Yuwaku Hot Spring is located in Kanazawa, Ishikawa, the area that inspired the town seen in Hanasaku Iroha. In May 2011, the regional hotels saw a sudden spike in tourism despite seeing nearly 1500 guests cancelling their reservations in light of the Touhoku Earthquake in March. However, within months of Hanasaku Iroha’s release, all nine hotels were booked solid before the May holidays in Yuwaku. Coinciding with the tendencies found in anime fans, purchases of Yuwaku Cider has seen a remarkable surge: the cider can be seen in the first ending sequence. As per usual, I have posted several comparisons between the real world and the anime equivalent of the location.
- This is a street near Yuwaku Hot Springs. Glance around at the top image, and the bottom image, and notice how closely the anime replicates the details in the real world, right down to the sign and buildings. In the anime, the location is depicted in the first episode when Ohana arrives in the region by train.
- Large maps guide tourists around the Yawaku region. This particular one is shown here because (you guessed it!) it is depicted in Hanasaku Iroha. Compared to the real world location, the anime representation appears more similar to an HDR shot; high dynamic range photography remains one of the most vivid and brilliant types of photography out there, saturating the environment with colour and detail that would otherwise be missed in a regular image.
- Readers have expressed surprise and disbelief that anime producers take this much time to ensure accuracy in their art. I appreciate the effort put in; rather than being unoriginal, I find this to be a suitable juxtaposition for anime set in fantasy worlds.
- Yuina sits at this bench, drinking a Yawaku cider. Naturally, sales of said cider increases simply because it is shown in an anime. It’s a curious trend, but it’s been mentioned numerous times that anime-merchandise has almost always had a positive, however slight, effect on the local economy.
- In Hanasaku Iroha, this is called the Fukuya Inn. I have no idea what it is called in reality, but one thing’s for sure: the details are replicated virtually down to the brick.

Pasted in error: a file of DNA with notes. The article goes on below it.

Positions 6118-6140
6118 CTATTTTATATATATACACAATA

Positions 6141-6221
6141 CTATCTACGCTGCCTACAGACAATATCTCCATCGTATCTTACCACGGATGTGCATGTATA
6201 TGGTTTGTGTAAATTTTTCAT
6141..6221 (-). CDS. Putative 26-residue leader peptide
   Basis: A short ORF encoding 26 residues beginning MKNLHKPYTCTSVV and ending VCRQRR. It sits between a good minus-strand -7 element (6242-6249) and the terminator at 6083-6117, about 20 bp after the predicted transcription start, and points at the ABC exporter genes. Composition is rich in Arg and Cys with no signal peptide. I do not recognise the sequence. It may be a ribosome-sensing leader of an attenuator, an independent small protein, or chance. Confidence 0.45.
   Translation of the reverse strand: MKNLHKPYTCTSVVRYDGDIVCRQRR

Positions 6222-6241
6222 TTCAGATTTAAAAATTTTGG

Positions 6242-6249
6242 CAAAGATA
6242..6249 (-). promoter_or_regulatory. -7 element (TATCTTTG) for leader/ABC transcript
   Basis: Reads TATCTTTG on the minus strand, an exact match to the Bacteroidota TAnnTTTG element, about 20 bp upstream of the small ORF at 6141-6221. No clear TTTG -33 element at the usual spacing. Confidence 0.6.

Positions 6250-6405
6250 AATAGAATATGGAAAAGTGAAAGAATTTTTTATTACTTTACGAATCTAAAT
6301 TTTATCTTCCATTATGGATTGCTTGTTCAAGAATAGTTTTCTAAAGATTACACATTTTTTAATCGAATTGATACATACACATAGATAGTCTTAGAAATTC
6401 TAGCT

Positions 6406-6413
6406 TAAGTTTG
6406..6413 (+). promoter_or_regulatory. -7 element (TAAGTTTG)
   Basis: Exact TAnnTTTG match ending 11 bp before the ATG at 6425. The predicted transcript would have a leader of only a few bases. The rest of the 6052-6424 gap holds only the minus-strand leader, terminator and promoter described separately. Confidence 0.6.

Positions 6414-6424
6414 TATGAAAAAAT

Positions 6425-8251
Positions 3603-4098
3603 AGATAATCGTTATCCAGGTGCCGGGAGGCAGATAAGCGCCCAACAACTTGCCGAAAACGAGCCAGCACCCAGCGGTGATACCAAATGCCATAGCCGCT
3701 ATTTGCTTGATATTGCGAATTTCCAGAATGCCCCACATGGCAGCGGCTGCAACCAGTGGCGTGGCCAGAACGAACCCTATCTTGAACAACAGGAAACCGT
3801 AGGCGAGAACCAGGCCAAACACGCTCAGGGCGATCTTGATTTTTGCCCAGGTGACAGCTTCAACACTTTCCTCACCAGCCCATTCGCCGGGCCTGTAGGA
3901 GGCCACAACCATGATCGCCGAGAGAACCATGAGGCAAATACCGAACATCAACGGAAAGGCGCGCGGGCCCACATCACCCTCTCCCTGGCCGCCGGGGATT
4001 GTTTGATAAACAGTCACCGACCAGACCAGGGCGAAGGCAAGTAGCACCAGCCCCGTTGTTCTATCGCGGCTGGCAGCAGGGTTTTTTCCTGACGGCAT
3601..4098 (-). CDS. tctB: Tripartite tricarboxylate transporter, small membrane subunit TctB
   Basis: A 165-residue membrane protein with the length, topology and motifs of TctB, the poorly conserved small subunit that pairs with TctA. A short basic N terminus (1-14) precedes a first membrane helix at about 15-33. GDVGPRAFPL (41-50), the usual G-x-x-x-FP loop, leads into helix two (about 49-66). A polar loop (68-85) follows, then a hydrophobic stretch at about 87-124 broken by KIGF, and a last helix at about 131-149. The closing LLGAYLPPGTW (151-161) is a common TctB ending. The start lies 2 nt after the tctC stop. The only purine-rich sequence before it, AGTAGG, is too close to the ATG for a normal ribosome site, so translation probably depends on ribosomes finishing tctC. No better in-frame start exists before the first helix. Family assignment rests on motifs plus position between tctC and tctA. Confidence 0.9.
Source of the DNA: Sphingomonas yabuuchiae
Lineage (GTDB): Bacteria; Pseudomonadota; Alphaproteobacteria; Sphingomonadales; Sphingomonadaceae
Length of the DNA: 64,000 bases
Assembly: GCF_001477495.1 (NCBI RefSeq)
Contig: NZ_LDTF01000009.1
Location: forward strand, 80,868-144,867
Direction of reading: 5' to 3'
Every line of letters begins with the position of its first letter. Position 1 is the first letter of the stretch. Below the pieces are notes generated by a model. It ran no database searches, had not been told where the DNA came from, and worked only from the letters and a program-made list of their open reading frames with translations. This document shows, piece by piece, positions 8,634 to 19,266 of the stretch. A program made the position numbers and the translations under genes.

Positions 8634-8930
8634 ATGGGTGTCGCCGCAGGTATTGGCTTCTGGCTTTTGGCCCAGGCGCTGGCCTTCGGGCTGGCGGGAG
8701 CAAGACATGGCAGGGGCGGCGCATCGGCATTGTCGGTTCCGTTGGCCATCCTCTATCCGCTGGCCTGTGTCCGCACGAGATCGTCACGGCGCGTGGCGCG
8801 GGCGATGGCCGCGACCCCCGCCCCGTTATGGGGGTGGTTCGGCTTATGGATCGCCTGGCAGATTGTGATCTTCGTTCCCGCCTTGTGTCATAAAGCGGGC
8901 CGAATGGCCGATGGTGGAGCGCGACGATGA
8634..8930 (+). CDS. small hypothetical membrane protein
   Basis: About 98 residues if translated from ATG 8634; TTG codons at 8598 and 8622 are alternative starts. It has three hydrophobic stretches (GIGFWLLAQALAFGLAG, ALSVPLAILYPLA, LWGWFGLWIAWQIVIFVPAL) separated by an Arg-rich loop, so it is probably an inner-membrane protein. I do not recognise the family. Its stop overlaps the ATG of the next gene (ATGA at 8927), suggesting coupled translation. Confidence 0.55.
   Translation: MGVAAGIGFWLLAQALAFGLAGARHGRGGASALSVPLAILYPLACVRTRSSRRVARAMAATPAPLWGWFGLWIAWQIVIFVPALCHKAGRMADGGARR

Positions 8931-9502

Kanazawa sits on the Sea of Japan, bordered by the Japan Alps, Hakusan National Park and Noto Peninsula National Park. The city sits between the Sai and Asano rivers. There are several notable attractions in Kanazawa. Kenrokuen Garden is by far the most famous part of Kanazawa. Originally built as the outer garden of Kanazawa castle, it was opened to the public in 1875. It is considered one of the “three most beautiful gardens in Japan” and is filled with a variety of trees, ponds, waterfalls and flowers stretching over 25 acres. Outside Kenrokuen is Ishikawa-mon, the back gate (karamate-mon) to Kanazawa Castle. The original castle was largely destroyed by fire in 1888 but part of it has been partially restored as of 2001, with more to come. There are currently plans to re-create much of the original castle grounds, including some surrounding areas. Kanazawa also boasts numerous Edo period (1603–1867) former geisha houses in the Higashi Geisha District, across the Asano river (with its old stone bridge) out from central Kanazawa. Nearby is the Yougetsu Minshuku which sits at one end of one of the most photographed streets in Japan. This area retains, almost completely, the look and feel of pre-modern Japan, its two-story wooden facades plain and austere. The effect is accentuated by the early morning mist. Late at night, the street is lit by recreated Taisho-period streetlamps. Aside from the considerable number of historical attractions in the area, Kanazawa is also renowned for its traditional Kaga Cuisine. Seafood is a specialty, jumbo shrimp, followed by sushi and sashimi. The sake produced in this region is of high quality, smooth and sweet, derived from the rice grown in Ishikawa Prefecture as well as the considerable precipitation of the Hokuriku region, allowing for an ample supply of clean, fresh water. Omicho market is a market in the middle of the city, originally open-air, and now covered, which dates back to the Edo period. Most of the shops there sell seafood.